chiconpohualli pesos (Chav1)

chiconpohualli pesos (Chav1)
Compound Glyph

Glyph or Iconographic Image Description: 

This series of compound glyphs, each representing twenty pesos, serves as a anotation for 140 pesos (chiconpohualli pesos). It shows five plus two more of these compound signs representing 20 pesos each. Each 20-peso sign is a red crescent with a corn cob inside it, a double logogram. The segmentation into visible kernels is what suggests maize. A vertical red line separates the two groups, five on the left and two on the right. Chicon- is a truncation of the number seven (chicome). Pohualli means one count of twenty.

Description, Credit: 

Stephanie Wood

Added Analysis: 

The reference is to the number of pesos, and corn is not literally present. The association between corn cobs and the number twenty is a cultural one. Twenty is a "full count" in the vigesimal system, and twenty ears of corn was probably a customary grouping.

The line separating five from two twenties is a reminder that the chico- (chicu-, chiuh-) start to numbers larger than five (such as chicome, seven) contains an old root that Richard Andrews calls a "special form of the adverbialized nounstem," referring to "one side."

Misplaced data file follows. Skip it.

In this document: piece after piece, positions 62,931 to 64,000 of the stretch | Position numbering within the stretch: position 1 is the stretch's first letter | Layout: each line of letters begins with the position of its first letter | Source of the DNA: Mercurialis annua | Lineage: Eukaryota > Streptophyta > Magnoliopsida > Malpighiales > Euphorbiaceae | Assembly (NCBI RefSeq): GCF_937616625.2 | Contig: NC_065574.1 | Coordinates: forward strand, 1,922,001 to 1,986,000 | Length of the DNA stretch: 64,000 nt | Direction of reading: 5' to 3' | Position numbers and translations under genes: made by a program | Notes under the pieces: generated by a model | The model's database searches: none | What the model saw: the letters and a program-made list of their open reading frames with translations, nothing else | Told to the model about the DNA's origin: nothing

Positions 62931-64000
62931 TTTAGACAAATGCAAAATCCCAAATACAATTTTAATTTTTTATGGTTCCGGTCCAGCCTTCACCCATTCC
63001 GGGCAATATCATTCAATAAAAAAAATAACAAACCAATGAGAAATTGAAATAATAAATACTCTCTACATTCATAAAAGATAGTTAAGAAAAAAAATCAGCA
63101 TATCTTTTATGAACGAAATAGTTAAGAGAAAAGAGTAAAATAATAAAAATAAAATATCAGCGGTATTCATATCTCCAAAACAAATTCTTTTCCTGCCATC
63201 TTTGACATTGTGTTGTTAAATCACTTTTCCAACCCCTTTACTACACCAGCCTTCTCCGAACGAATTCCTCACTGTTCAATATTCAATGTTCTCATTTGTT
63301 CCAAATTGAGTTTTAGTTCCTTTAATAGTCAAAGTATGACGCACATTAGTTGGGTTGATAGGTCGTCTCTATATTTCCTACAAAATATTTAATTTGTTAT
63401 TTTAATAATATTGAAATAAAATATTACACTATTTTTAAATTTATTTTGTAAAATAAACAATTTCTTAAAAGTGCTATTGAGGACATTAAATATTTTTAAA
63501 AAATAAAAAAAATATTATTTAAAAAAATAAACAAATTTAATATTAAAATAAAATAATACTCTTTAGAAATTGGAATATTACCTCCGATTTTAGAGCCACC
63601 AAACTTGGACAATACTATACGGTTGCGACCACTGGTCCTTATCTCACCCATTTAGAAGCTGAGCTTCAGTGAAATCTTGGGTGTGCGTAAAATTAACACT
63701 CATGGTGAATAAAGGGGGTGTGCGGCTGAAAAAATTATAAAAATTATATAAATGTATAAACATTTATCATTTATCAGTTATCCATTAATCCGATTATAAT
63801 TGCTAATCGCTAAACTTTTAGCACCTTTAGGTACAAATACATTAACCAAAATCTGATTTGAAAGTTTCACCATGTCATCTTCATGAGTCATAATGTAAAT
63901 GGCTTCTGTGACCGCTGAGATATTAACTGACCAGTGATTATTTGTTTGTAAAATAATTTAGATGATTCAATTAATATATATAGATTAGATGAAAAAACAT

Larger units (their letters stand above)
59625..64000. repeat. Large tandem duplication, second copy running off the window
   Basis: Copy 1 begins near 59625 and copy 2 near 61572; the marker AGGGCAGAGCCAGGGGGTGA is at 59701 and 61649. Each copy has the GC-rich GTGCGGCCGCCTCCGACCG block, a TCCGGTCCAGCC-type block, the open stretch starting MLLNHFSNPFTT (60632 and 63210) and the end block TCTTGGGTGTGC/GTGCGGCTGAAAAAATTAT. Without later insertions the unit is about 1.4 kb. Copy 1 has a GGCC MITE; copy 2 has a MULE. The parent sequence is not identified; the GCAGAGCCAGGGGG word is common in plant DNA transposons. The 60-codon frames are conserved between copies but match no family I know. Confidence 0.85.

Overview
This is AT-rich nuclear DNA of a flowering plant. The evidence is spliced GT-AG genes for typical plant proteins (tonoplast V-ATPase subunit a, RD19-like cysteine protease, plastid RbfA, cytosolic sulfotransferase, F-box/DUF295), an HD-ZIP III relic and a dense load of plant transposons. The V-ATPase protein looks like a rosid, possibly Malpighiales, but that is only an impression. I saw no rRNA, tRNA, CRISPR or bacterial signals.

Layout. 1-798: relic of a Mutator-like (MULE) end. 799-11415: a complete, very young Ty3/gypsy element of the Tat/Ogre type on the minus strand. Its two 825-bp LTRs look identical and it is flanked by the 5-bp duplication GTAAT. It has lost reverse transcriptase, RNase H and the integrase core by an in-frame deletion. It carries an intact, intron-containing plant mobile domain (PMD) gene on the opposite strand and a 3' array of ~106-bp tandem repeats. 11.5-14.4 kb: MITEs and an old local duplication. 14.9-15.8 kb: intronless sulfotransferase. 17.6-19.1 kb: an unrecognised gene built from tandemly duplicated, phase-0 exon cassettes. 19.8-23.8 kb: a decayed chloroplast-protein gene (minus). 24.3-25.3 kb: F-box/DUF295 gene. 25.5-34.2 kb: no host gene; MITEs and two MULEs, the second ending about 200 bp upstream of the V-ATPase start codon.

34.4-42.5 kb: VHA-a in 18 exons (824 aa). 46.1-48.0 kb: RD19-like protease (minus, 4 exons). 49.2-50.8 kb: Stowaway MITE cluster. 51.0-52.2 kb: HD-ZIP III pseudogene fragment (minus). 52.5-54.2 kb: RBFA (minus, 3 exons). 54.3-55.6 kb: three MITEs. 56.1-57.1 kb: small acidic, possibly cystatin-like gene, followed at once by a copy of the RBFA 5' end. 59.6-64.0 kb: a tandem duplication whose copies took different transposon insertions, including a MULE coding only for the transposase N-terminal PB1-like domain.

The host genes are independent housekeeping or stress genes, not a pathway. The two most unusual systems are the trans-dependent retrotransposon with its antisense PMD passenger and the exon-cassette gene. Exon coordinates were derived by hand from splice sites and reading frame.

See some other configurations of groups of pesos below.

Added Analysis, Credit: 

Stephanie Wood

Gloss Image: 
Gloss Diplomatic Transcription: 

chicō poualli.

Gloss Normalization: 


Gloss Analysis, Credit: 

Stephanie Wood

Source Manuscript: 
Date of Manuscript: 


Creator's Location (and place coverage): 

Huejotzingo, Puebla, Mexico

Semantic Categories: 
Writing Features: 
Cultural Content, Credit: 

Stephanie Wood

Parts (compounds or simplex + notation): 
Number of Parts, Other / Comment: 


Reading Order (Compounds or Simplex + Notation): 

números, monedas, pesos, dinero, coins, money, numbers, maize, corn

Museum & Rare Book Comparisons: 
Glyph or Iconographic Image: 
Relevant Nahuatl Dictionary Word(s): 
Glyph/Icon Name, Spanish Translation: 

140 pesos

Spanish Translation, Credit: 

Stephanie Wood

Image Source: 

The Codex Chavero of Huexotzinco (or Códice Chavero de Huexotzinco),

Image Source, Rights: 

The Codex Chavero of Huexotzinco (or Códice Chavero de Huexotzinco) is held by the Instituto Nacional de Antropología e Historia, México. It is published online by the World Digital Library and the Library of Congress, which is “unaware of any copyright or other restrictions in the World Digital Library Collection.”

Historical Contextualizing Image: